John Morley, MB, BCh, Editorin-Chief of the Journal of the American Medical Directors Association (JAMDA), is the 2011 recipient of the James Pattee Award for Excellence in Education from the American Medical Directors Association (AMDA). The Pattee Award recognizes significant contributions to the educational goals of AMDA and efforts to enhance the associations educational structure and framework, It is named after the physician who is considered the father of AMDAs Core Curriculum in Medical Direction, In 2006, Dr. Morley became JAMDAs editor. Within a year, the journal was included in Index Medicus, the prestigious index of scientific literature. Last year, JAMDA was rated as the 7th most-cited journal in a field of nearly 40 geriatric titles. Dr. Morley has filled JAMDAs pages with a sheer determination and the ability to express what long term care practice should be, said AMDAs 2010-2011 President Paul Katz, MD, CMD. In presenting the award, he added, Dr. Morley has talked about JAMDA across the globe and spread AMDAs message of the beauty of caring for the aged. For many, hearing him speak has been a turning point in their career choice. He has affected many, many people Questions? FAX: 314-771-8575 and singlehandedly elevated the stature of long term care physicians with every page and every word, Since 1989, Dr. Morley has been the Dammert Professor of Geronwhom he said, Someday I hope I have a physician who cares for me as much as he does about his patients. Dr. Morley spoke of his experiences attending AMDAs annual conven-

tology and Director, Division of Geriatric Medicine at Saint Louis University Medical Center. In addition, he is medical director of three nursing facilities. Any award comes to you because those around you have given you the opportunity to do things for others, said Dr. Morley in accepting the award. He talked about how Dr. Pattee first introduced him to geriatrics and got him involved in teaching for AMDAs Core Curriculum in Medical Direction. He thanked many of his colleagues, including Charles Marshall, MD, of email:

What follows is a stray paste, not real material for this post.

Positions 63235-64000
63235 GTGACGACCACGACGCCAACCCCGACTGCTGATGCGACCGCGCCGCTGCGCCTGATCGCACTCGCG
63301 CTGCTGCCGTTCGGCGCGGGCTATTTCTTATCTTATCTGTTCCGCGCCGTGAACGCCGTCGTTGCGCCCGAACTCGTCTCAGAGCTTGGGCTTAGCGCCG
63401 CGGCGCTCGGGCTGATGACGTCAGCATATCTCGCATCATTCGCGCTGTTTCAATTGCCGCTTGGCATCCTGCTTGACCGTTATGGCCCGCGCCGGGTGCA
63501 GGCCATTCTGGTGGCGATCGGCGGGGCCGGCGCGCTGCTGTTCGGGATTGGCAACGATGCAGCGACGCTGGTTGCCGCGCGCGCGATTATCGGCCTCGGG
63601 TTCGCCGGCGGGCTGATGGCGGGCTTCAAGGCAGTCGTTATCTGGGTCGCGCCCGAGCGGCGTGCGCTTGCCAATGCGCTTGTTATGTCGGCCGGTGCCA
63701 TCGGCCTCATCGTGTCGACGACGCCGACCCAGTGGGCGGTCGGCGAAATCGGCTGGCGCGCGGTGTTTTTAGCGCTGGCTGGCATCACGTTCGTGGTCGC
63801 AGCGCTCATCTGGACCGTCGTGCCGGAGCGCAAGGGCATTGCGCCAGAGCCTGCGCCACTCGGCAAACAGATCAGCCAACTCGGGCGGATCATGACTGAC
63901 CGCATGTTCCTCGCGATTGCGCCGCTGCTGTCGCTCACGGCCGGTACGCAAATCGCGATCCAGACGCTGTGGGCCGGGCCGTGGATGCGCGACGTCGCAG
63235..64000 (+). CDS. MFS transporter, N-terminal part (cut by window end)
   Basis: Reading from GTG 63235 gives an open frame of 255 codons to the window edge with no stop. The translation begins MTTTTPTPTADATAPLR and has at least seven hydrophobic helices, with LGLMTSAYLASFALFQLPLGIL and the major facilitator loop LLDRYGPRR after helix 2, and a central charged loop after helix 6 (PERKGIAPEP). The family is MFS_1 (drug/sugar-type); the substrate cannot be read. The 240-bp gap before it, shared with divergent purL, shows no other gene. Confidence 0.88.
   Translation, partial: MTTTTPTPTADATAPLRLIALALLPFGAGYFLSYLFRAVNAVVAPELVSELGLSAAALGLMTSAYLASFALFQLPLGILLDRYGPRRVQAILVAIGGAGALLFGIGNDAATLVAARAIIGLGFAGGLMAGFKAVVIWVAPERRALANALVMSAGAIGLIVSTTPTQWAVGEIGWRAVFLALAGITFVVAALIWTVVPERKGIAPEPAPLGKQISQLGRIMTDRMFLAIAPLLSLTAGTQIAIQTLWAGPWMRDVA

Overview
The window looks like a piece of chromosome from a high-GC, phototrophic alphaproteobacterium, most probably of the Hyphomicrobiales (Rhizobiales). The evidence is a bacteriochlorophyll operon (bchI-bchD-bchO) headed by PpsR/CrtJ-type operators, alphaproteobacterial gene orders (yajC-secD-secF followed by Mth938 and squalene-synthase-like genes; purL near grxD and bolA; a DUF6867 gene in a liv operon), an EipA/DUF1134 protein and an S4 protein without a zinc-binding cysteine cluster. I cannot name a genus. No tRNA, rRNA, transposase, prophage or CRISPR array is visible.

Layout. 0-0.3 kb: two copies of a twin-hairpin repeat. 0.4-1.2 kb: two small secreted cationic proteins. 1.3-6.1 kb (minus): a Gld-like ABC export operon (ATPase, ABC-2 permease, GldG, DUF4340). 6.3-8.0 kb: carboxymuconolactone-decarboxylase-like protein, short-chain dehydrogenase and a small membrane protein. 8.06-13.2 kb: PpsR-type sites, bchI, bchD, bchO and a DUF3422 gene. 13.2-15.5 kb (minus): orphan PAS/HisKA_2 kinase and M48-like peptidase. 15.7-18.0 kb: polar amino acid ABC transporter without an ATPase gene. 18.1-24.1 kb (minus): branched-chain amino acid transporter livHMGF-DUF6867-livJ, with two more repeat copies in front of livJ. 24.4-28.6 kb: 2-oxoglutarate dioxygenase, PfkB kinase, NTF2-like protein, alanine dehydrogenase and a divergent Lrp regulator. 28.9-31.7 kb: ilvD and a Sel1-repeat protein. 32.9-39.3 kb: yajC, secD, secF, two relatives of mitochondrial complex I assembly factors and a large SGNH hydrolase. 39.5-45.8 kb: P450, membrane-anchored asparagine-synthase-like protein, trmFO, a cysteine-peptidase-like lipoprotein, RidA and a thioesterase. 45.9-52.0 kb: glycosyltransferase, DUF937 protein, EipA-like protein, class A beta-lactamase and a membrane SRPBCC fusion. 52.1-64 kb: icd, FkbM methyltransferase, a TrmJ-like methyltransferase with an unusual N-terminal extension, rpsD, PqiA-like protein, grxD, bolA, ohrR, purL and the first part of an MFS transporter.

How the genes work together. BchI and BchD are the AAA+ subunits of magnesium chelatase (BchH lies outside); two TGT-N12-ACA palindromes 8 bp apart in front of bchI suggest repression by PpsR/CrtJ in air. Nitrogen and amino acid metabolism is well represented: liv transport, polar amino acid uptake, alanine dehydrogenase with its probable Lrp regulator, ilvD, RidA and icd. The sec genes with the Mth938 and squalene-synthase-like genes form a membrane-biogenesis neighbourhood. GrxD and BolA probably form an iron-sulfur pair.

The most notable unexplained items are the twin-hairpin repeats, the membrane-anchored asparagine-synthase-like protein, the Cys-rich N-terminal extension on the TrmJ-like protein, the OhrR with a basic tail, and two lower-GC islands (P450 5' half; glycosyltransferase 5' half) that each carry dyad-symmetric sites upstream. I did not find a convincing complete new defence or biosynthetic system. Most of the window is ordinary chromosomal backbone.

tion, Long Term Care Medicine, saying, I have been coming here for 21 years. It teaches about caring for our elder patients more than any other organization or meeting. Board certified in internal medicine, endocrinology, and geriatric medicine. Dr, Morley has edited 16 books, including Medical Care in the Nursing Home, Geriatric Nutrition, and Endocrinology of Aging. He has published more than 800 papers, with a major
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Aging Successfully, Vol. XXI, No. 2

Services of the Division of Geriatric Medicine at Saint Louis University Medical Center include clinics in the following areas:

Saint Louis University Hospital Again in US News & World Report List of Best Geriatric Hospitals
Once again, US News & World Report ranked Saint Louis University Hospital as one of the best geriatric hospitals in the United States. This is the fourteenth year that Saint Louis University has been included in this ranking.

Aging and Developmental Disabilities Bone Metabolism Falls: Assessment and Prevention General Geriatric Assessment Geriatric Diabetes

JAMDA Leads Impact Factor

The Journal of the American Medical Directors Association (JAMDA) had a marked increase in its Impact Factor to 4.49 for 2010. This gives it the highest impact factor for a clinical geriatric journal (see box). The Journal is edited out of Saint Louis University with John Morley as the editor. Julie Gammack and David Thomas serve as associate editors, and Valerie Tanner is the managing editor.

Medication Reduction Menopause Nutrition Podiatry Rheumatology Sexual Dysfunction Urinary Incontinence

Impact Factors of Clinical Geriatric Journals

JAMDA J Gerontol Biol Med Sci JAGS Am J Geriatr Psychiat Age Aging Drug Aging J Nutr Health Aging 6 4.492 3.988 3.913 3.566 2.719 2.656 2.393 email:

Call for an appointment

(at Saint Louis University) (at Des Peres Hospital)

314-977-6055 or 314-966-9313

Aging Successfully, Vol. XXI, No. 2

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Improving Care for Veterans in Rural Clinics Across the Nation

By Josea Kramer, PhD

A national VA in-service education program is leading the way to quality improvements in its rural community-based outpatient clinics (CBOC) across the United States. The Geriatrics Scholars Program offers state-of-the-art education in geriatrics to primary care providers, social workers, and pharmacists. The program culminates with each

40% of veterans live in rural areas

Scholar initiating a quality improvement project to improve care for the older Veterans in his or her clinic. Eleven of these quality improvement projects were on display at the annual VA Geriatrics and Extended Care Leads conference this spring. These innovative improvements were designed and implemented entirely in the rural clinics. The projects addressed seven common issues: medication reconciliation, fall prevention, screening for age-related health problems, life planning, reducing morbidity and mortality related to poor dental hygiene, and improving process of care in home based primary care and in timely processing of laboratory work. Each Scholar received personalized coaching in the quality improvement process from the VA National Quality Scholars ProQuestions? FAX: 314-771-8575